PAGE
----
The first members of the "K-Trupps" were German nationals. These men were civilians who had never served in the army but were trained by the "Abwehr" and were led by army officers. After the Polish campaign, this changed. Despite their seeming lack of prior experience, the demands placed on these newly formed commandos were high, it was mandatory. They were expected to be agile, capable of improvising, endowed with initiative and team spirit competent in foreign languages and in their dealings with foreign nationals, capable of the most demanding physical performance; the early guiding principle that required members of the Division Brandenburg to be volunteers ended with their increasing use and integration with the regular army. The night before the Invasion of Poland in September 1939, small groups of German special forces dressed in civilian clothes crossed the Polish border to seize key strategic points before dawn on the day of the invasion; this made them the first special
1st Mountain Division (Wehrmacht)
The 1st Mountain Division was an elite formation of the German Wehrmacht during World War II, is remembered for its involvement in multiple large-scale war crimes. It was created on 9 April 1938 in Garmisch Partenkirchen from the Mountain Brigade, itself formed on 1 June 1935; the division consisted of Bavarians and some Austrians. The 1st Mountain Division fought in the Invasion of Poland as a part of Army Group South and distinguished itself during fighting in the Carpathians and at Lwów, it subsequently took part in the Battle of France and was selected to take part in the planned operations against the United Kingdom and Gibraltar but both operations were cancelled. With Felix cancelled, the division took part in the Invasion of Yugoslavia in April 1941 as part of the 2nd Army; the 1st Mountain Division participated in Operation Barbarossa. On 30 June, the division captured Lvov. There, the Germans discovered several thousand bodies of prisoners, executed by the NKVD, as they could not be evacuated.
The 1st Mountain Division continued its advance into the Soviet Union, participating in the breakthrough of the Stalin Line and the advance to the Dniepr and Mius rivers. In May 1942, the division fought in the Second Battle of Kharkov and participated in the offensive through southern Russia and into the Caucasus. In a symbolic propaganda move, the division sent a detachment to raise the German flag on Mount Elbrus on 21 August. Although the feat was publicized by Goebbels, Hitler was furious over what he called "these crazy mountain climbers," his rage lasting for hours. After the Caucasus campaign the division was posted to Yugoslavia, where it participated in the anti-Partisan offensive named Case Black, Greece where it took part in anti- partisan operations. In November 1943, the division returned to Yugoslavia, where it took part in operations Operation Kugelblitz and Waldrausch. In March 1944, the division was engaged in the Operation Margarethe. After Operation Rübezahl in Yugoslavia in August 1944, the division took part in defensive fighting against the Red Army in the Belgrade Offensive, suffered severe losses.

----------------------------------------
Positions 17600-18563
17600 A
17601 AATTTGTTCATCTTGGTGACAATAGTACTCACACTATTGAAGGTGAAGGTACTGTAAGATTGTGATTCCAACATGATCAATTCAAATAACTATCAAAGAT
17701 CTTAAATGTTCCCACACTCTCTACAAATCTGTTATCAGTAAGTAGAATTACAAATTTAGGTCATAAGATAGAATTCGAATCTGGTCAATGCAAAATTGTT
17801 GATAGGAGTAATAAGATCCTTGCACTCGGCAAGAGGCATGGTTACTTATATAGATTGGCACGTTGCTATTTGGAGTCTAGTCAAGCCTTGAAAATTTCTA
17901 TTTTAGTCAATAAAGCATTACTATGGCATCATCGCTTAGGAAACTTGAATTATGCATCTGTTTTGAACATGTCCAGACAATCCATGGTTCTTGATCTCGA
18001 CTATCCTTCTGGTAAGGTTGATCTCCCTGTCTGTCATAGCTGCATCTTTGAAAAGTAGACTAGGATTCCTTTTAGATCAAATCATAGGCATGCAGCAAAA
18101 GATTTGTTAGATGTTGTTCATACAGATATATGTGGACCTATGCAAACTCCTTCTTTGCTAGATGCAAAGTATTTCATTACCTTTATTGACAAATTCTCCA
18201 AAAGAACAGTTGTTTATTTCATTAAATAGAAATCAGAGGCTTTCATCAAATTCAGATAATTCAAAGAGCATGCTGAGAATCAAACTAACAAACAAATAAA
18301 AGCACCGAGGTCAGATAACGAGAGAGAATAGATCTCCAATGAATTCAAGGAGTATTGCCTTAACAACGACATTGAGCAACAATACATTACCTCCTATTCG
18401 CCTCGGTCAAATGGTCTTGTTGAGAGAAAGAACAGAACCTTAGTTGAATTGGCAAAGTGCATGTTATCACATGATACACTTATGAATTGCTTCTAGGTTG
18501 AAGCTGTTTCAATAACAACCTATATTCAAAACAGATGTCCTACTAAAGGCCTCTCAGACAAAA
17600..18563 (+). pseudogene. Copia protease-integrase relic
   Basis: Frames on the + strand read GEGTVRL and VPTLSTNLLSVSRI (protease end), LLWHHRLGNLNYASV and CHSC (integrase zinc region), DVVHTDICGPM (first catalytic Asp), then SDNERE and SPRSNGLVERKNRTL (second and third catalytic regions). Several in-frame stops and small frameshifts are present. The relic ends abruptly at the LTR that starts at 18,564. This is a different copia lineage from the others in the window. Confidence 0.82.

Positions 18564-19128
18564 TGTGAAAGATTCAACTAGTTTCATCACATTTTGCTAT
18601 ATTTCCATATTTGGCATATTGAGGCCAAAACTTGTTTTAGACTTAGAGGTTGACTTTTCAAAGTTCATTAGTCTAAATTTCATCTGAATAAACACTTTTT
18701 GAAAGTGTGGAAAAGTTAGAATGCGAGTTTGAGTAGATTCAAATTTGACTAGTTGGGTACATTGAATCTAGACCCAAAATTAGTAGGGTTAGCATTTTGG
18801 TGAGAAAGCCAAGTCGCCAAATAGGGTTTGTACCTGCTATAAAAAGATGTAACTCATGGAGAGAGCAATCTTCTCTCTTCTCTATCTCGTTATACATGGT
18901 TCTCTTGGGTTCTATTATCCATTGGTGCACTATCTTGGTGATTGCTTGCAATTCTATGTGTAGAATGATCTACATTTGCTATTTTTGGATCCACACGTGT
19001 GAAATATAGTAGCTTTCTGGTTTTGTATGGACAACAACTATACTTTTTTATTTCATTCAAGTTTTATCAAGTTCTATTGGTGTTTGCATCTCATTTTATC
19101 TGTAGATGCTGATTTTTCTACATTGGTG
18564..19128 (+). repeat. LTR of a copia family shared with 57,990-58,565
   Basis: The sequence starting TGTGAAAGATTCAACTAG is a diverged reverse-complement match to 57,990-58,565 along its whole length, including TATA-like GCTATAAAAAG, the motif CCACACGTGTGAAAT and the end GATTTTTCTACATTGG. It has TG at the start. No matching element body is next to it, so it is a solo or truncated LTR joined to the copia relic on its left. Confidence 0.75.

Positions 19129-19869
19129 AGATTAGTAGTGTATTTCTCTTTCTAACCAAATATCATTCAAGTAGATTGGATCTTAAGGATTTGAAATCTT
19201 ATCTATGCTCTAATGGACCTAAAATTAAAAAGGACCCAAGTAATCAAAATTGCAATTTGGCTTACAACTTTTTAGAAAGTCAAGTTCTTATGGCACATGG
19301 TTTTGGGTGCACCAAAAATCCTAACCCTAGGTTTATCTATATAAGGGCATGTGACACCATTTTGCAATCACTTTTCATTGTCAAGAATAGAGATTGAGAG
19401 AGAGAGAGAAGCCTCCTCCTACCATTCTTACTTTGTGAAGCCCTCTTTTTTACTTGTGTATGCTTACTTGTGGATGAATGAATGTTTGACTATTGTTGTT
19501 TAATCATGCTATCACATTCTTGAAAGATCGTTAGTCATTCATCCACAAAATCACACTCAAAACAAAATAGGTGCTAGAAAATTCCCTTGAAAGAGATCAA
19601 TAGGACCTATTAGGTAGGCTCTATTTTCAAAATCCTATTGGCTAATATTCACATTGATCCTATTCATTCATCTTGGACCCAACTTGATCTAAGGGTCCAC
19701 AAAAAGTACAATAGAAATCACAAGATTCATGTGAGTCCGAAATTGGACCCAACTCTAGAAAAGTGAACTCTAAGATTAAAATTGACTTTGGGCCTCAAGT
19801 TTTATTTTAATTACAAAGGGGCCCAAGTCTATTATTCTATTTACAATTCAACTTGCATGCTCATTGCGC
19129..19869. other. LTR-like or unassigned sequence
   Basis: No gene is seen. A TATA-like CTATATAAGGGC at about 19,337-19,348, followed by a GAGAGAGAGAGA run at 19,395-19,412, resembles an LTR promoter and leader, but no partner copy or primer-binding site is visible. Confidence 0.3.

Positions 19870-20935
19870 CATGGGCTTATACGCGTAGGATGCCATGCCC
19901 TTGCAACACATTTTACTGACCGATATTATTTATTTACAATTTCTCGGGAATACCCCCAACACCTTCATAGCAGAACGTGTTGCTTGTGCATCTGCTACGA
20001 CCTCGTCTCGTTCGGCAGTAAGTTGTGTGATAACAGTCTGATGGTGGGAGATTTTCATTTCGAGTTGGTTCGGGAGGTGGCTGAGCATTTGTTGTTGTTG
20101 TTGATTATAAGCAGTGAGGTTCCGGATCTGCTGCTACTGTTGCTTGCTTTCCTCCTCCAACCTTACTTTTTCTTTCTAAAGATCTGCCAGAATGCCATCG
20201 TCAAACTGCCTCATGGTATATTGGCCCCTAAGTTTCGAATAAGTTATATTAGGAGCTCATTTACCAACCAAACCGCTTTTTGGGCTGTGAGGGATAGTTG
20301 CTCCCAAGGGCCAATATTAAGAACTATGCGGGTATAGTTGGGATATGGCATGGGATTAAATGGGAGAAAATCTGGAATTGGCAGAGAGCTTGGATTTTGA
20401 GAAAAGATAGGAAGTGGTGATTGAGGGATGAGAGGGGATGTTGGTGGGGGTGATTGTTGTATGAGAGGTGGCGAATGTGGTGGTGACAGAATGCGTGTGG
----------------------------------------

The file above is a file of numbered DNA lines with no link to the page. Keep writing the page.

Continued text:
During the operation, the division commander, General Stettner, was killed in the battle on 17 October on Avala mountain near Belgrade. In late November, it was transferred to the most endangered spot of the German defense, it was renamed 1. Volks-Gebirgs-Division in March 1945, its final major operations were near Lake Balaton against the 3rd Ukrainian Front. Two months the division surrendered to the Americans in Austria. During the Invasion of Poland, soldiers from the division assisted in the round-up of Jewish civilians from Przemyśl for forced labour, photos of this were printed in newspapers. Photos 7 and 8 During the Case Black operation in Yugoslavia, the division and other units committed crimes against prisoners of war and civilians. In the after-battle report on 10 July, the division reported that it took 498 prisoners, 411 of whom were shot. On 6 July 1943 a unit from the division attacked the village of Borovë in Albania. All of the houses and buildings were burned or otherwise destroyed.